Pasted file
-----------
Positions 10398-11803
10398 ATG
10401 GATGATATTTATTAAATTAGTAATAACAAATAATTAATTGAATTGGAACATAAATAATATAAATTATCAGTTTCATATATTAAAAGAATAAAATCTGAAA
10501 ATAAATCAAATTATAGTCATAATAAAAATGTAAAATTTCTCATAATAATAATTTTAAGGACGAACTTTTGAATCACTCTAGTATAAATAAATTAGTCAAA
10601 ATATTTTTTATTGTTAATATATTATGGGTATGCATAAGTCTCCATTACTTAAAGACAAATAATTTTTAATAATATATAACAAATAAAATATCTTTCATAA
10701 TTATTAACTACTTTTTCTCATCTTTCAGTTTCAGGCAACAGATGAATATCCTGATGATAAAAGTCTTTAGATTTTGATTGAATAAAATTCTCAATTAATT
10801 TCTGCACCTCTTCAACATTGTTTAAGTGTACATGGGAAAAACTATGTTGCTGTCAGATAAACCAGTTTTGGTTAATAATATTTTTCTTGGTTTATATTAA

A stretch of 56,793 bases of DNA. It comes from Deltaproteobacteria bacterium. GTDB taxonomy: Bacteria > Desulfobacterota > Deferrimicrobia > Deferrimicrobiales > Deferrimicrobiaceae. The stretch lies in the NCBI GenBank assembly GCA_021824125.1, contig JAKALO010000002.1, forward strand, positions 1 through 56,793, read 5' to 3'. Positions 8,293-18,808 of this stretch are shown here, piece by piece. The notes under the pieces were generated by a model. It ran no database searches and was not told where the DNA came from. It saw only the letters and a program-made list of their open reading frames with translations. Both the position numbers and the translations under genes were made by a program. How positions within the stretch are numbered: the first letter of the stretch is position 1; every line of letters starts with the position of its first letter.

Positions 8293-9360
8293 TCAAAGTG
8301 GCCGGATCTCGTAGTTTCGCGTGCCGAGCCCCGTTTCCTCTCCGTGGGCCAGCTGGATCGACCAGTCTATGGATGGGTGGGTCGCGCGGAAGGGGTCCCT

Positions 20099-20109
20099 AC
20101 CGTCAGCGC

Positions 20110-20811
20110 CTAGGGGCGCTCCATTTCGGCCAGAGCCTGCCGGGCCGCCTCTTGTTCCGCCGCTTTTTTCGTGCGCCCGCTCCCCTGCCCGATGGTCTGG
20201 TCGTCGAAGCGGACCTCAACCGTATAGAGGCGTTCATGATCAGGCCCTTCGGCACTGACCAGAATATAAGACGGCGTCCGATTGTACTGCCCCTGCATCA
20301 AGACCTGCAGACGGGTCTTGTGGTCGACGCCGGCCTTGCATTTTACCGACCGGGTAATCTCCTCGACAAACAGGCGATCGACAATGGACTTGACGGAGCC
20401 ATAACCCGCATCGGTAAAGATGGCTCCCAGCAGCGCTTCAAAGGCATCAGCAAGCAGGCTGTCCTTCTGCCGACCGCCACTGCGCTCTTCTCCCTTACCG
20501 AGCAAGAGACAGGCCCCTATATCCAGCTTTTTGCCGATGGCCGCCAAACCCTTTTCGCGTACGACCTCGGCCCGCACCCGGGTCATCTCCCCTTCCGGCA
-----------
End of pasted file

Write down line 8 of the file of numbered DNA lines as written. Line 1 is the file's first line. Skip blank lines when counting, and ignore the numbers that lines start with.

A stretch of 56,793 bases of DNA. It comes from Deltaproteobacteria bacterium. GTDB taxonomy: Bacteria > Desulfobacterota > Deferrimicrobia > Deferrimicrobiales > Deferrimicrobiaceae. The stretch lies in the NCBI GenBank assembly GCA_021824125.1, contig JAKALO010000002.1, forward strand, positions 1 through 56,793, read 5' to 3'. Positions 8,293-18,808 of this stretch are shown here, piece by piece. The notes under the pieces were generated by a model. It ran no database searches and was not told where the DNA came from. It saw only the letters and a program-made list of their open reading frames with translations. Both the position numbers and the translations under genes were made by a program. How positions within the stretch are numbered: the first letter of the stretch is position 1; every line of letters starts with the position of its first letter.